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text 2018-08-19 11:41
Reading progress update: I've read 132 out of 260 pages.
The Professor - Charlotte Brontë

Knowing French might be helpful, but I'm getting the basic idea without - possiby losing some nuances.

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review 2018-08-19 03:23
Curtsies & Conspiracies by Gail Carriger (audiobook)
Curtsies & Conspiracies - Gail Carriger,Moira Quirk

Series: Finishing School #2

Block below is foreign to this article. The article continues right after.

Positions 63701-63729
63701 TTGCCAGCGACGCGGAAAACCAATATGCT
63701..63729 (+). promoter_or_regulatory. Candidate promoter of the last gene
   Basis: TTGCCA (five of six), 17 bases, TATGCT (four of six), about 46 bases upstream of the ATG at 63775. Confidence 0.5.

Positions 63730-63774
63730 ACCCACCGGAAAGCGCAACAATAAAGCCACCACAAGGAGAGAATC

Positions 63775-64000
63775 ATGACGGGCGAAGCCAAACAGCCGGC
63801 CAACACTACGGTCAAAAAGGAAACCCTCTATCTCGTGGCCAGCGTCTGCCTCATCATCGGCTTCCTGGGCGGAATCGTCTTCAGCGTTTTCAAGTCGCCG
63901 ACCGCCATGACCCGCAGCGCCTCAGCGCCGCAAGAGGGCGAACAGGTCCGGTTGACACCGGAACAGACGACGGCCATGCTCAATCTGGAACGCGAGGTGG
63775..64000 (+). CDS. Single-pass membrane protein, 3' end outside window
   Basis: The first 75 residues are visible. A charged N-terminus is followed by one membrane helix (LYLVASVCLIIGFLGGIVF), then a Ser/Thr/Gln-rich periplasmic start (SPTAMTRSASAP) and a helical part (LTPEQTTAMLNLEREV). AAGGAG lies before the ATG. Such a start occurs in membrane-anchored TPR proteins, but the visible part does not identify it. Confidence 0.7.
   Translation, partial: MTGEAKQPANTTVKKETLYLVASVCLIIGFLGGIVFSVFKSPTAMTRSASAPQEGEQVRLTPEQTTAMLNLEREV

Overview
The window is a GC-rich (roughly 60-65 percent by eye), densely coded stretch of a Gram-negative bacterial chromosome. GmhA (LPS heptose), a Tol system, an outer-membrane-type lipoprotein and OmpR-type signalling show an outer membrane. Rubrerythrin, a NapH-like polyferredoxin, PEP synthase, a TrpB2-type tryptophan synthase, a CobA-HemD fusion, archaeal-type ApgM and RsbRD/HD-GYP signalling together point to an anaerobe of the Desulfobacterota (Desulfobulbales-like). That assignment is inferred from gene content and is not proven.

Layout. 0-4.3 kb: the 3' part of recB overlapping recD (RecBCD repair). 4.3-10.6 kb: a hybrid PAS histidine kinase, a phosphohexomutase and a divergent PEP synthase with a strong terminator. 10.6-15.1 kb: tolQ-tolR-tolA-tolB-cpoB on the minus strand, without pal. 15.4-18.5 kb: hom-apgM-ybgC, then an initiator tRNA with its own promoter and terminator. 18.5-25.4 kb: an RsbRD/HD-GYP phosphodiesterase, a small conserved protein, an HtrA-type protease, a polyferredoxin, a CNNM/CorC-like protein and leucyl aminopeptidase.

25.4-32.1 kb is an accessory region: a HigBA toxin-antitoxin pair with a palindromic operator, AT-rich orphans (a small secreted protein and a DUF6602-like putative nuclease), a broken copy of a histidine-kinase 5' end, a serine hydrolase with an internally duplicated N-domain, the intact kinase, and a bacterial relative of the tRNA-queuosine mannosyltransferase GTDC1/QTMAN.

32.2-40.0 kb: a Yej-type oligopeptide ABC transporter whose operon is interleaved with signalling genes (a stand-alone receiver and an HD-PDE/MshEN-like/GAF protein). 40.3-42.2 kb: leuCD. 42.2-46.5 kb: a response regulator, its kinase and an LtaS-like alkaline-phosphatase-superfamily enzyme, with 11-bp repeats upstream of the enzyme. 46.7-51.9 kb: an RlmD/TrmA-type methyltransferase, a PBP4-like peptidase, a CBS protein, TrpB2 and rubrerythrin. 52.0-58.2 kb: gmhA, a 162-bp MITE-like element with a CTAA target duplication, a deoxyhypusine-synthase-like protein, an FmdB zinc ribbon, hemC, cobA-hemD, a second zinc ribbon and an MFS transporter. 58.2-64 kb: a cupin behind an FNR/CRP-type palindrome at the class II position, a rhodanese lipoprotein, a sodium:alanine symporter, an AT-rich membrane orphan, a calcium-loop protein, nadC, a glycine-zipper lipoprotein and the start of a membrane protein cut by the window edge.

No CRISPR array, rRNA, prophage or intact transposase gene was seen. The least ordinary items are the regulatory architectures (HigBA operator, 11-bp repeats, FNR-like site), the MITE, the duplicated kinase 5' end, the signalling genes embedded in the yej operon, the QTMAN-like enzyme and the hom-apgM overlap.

This second installment of the finishing school series is still fun. There's an extension of the first plot where we discover what the prototype was ultimately supposed to be used for, and there's lots of stuff with vampires.

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review 2018-08-18 16:38
The examination of others that leads to the self
Invisible Man - Ralph Ellison